Opinionista Susan Booysen 6 February 2019

The ANC Endgame – the next move is SONA

The 2019 State of the Nation Address is the next move in a vexed endgame to determine the character of the African National Congress and its government. On or between the lines, the SONA – a collective ANC-government document – is set to unravel some of the riddles of Ramaphosa’s strengths and weaknesses.

Its tell-tales will signal whether Ramaphoria is a mirage, whether a post-election ANC (in power) may carry the epithet of “reinvented”. The SONA on Thursday will be a test of a special type to Cyril Ramaphosa. Tactician, player of the long game … but how long can this game be stretched, with what guarantees?

All of South Africa and the ANC (even global investors) will be watching. They will be looking for signs of Ramaphosa’s consolidation of internal ANC power, political will and post-Nasrec ability to act on state corruption. It will not be the time for bland restatements. The bar has been raised. Ambiguous signals to date on Cyril Ramaphosa’s ability and willingness to act against corruption, urgently, mean that Ramaphoria has lost crucial shine. Commissions of inquiry are good, but popular cynicism grows about prospects for perpetrators in seats of legislative assemblies rather than on court benches. And, directly and indirectly, corruption affects economic growth and job creation.

The ticking of the chess clock reminds observers that in the months ahead there will be limited openings for definitive moves, some in internal ANC context, others (concerning especially ANC deployees at the coalface of the state trough) relevant to state operations. This is the domain of the SONA; this is also where the main fightback against state clean-up is focused. All eyes will be on whether Ramaphosa can step up this game – besides putting to bed suspicions about his own probity.

He will, most certainly, place multiple clean-ups and clean-outs of state-owned entities and prosecuting authorities at the centre of his argument to show that he is making headway. He will try to demonstrate that he is delivering on the earlier promises, including those of SONA 2018.

The SONA is a platform to persuade voters that this is the new ANC (in government) that is addressing the nation. In many respects, the SONA is the most potent of election campaign forums. Ramaphosa will have to be convincing in his assertion of power over counterforces in the ANC. He would have to prove to a very cynical electorate that he is in control of the ANC, has consolidated his position in the National Executive Committee (NEC) and National Working Committee (NWC) (this is the case already, give or take occasional counter-indicators), and that he does not fear a possible factional pull-back in lower ANC structures, that could prevent him from executing unadulterated clean-ups.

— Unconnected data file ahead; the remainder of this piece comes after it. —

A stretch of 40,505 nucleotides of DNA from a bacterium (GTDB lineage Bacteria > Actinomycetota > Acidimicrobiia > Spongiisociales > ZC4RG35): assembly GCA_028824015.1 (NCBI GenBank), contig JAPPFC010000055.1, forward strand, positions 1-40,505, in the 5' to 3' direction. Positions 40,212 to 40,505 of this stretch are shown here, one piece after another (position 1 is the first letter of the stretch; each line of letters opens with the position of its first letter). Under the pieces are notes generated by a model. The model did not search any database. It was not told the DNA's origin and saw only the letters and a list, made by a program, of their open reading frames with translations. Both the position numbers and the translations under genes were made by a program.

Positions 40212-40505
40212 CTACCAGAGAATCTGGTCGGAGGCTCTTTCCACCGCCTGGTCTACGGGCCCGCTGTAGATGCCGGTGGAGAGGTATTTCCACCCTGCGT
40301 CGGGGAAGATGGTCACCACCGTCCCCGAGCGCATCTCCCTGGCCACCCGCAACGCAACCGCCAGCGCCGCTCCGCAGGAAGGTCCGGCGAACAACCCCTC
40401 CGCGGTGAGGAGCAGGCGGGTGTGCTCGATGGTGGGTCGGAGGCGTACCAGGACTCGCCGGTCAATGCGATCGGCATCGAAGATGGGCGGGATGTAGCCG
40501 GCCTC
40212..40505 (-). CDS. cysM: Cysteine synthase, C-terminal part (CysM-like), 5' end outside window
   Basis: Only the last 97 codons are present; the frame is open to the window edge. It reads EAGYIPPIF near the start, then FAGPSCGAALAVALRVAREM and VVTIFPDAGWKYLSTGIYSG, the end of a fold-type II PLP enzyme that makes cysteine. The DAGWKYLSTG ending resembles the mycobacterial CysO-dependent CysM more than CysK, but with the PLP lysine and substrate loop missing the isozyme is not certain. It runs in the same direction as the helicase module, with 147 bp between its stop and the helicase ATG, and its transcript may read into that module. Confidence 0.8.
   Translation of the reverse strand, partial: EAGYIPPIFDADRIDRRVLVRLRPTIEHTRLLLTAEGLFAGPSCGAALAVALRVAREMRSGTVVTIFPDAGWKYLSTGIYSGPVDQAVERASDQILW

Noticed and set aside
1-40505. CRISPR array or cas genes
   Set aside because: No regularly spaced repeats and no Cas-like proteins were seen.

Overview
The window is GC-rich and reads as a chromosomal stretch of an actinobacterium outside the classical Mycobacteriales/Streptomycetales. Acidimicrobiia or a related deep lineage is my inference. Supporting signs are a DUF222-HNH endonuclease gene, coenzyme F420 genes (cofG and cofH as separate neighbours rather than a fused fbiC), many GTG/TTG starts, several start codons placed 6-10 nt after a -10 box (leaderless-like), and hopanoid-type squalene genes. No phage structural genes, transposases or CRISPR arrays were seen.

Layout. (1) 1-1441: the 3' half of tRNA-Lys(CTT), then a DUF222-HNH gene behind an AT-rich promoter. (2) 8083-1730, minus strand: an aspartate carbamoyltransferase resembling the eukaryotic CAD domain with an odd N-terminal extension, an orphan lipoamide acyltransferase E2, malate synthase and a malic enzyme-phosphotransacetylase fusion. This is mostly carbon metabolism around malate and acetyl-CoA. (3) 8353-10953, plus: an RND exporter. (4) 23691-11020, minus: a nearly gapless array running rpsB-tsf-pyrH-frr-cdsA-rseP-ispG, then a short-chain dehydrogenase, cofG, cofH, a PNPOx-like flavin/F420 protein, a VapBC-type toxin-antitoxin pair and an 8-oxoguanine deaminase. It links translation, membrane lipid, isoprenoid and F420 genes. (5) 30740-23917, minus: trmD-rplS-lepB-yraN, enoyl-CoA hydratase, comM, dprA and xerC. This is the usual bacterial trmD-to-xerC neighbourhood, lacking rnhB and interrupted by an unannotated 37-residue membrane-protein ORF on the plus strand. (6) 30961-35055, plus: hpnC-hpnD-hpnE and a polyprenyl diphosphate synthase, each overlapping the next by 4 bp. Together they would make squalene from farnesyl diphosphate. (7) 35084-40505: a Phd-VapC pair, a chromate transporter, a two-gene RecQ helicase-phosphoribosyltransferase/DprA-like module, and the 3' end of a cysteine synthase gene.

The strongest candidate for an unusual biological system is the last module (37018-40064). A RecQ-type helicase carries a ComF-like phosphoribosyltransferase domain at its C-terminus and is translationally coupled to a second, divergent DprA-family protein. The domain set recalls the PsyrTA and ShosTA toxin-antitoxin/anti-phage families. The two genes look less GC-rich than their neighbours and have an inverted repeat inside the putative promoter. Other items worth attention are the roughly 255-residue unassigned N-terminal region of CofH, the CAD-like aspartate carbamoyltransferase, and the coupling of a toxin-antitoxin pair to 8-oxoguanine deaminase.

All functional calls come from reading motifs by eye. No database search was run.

Ramaphosa’s SONA act will be required to build up the credit to shelter him and his ANC from dented believability once the ANC elections candidate lists surface – and those who are implicated and suspected of wrongdoing (albeit often not charged or convicted) populate those lists. Can any SONA be strong enough to carry Ramaphosa and the ANC through a likely list crisis?

Ramaphosa’s SONA 2019 has to pass the test of persuading voters who are wavering in their commitment to the ANC that he and his contingent will be able to remove the contaminated reputations – very likely to be on the candidate list – without fear of fightback and recall from the benches sooner, rather than “in Zondo time”.

Rumours of a Ramaphosa ‘‘blitzkrieg” post-election are not enough. It is only with evidence that Cyril Ramaphosa feels sufficiently secure in ANC inner chambers, and that he carries an unambiguous mandate to clean up ANC and ANC-controlled government, that this expectation will hold water. The SONA is the platform: if Cyril Ramaphos does not bolster the belief pre-election that he can and will undertake this action, on what grounds can voters believe that he might feel empowered post-election?

In a related set of actions, the pseudo-nationalist outcry against “imperialism” perpetrated by countries whose investments might help South Africa’s – and Ramaphosa’s – project of growth and jobs gain gravitas could very well scare off investors. These agents have by now been cowed into submission, reverting to having been “quoted out of context”, and that undercover diplomatic channels would have been preferable as a channel for them to remind the government of the need to act on corruption. The likelihood, in this complex endgame: Ramaphosa’s investment drive dented, and his post-election detractors bolster their base. “At least”… those Chinese investment billions come without anti-corruption strings.

The endgame is far from over. Will the SONA signal a checkmate, in any direction? DM


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